What’s the purpose of redistilling?
Let’s say you start with something that’s 6% alcohol. You’ll distill it. It will then be 40% alcohol. You distill it again. It may be 60% alcohol. You’re also leaving behind all these impurities. Every time you boil something off and you’re boiling off the alcohol, you’re leaving behind all these different sediments, minerals, and little things like that can add into the flavor of your end spirit.
These impurities, what do they do to the body if you ingest these? Let’s say you’ve only distilled it once. What happens if you drink the alcohol if it’s only one time as opposed to 6 or 7 times?
It’s not necessarily a health hazard for the most part because most beers are not distilled. It’s just fermented mash. If you’re trying to make a liquor and you want something to be stronger, they’ll typically make it out of different things. Instead of using starches, they’ll use things like fruits or potatoes. You don’t want that raw potato flavor. Once you distill it a couple different times, then both will hit the purity that you’re trying to get to, and also your flavor is clean. If you have something that’s only once or twice distilled, it could give you a bad hangover for whatever reason.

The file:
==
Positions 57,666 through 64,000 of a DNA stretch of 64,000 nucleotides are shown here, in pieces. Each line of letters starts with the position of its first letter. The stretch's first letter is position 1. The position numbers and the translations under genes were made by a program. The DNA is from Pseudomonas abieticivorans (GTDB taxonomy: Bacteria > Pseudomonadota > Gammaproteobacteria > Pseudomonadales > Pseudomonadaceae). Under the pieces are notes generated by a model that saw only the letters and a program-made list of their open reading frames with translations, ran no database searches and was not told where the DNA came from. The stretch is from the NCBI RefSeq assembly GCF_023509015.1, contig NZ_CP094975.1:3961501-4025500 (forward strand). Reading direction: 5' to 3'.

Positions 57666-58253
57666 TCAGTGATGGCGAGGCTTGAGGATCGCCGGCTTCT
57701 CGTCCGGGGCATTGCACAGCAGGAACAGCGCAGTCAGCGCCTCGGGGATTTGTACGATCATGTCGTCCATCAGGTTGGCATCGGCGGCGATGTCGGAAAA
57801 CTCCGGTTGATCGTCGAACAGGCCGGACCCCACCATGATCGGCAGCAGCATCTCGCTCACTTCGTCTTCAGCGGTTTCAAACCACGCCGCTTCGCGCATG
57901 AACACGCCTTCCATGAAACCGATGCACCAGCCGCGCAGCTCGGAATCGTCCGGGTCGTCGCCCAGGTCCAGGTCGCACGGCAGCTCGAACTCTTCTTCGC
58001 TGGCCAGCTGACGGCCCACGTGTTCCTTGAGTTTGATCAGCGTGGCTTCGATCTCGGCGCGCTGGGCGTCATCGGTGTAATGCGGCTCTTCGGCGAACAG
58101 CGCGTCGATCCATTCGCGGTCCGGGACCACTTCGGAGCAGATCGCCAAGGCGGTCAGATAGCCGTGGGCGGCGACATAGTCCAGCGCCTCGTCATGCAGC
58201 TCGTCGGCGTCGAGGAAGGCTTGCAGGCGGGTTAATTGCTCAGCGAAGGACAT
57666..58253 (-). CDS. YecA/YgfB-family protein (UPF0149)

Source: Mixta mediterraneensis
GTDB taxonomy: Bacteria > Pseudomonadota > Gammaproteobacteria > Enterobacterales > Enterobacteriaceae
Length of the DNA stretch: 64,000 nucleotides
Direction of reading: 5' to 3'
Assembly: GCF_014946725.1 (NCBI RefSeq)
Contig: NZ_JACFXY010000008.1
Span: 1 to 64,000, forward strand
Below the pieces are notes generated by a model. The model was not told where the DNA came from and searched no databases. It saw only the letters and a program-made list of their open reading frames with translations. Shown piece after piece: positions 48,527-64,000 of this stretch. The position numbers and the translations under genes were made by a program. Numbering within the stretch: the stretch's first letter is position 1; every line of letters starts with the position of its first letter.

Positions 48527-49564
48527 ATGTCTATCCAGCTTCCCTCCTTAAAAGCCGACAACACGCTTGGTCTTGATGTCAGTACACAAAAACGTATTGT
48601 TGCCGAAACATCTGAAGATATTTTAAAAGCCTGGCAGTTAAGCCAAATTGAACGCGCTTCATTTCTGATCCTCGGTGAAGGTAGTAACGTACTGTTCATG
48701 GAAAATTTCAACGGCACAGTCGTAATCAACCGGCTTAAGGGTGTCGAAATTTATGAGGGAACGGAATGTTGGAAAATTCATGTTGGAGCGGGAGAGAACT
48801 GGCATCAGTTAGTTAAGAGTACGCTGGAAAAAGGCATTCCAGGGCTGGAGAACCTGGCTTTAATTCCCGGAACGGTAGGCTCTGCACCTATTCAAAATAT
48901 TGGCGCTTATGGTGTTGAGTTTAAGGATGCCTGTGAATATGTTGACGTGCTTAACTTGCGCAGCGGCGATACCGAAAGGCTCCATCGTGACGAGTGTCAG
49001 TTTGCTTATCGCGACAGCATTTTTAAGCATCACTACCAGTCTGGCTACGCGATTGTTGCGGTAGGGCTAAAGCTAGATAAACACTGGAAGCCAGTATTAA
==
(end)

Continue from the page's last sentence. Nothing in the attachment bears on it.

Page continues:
For you guys out there that like to drink the cheap stuff, pay a little more, less of a hangover.
Sometimes they distilled the cheap stuff even more. If it says nine times distilled, that’s not a good thing. That means they made it out of something so cheap that they had to distill it an extra four times. If they said 5 times or 7 times distilled, it’s not necessarily a testament to the quality, but the potency will be super high. I have to be clear, it doesn’t taste good.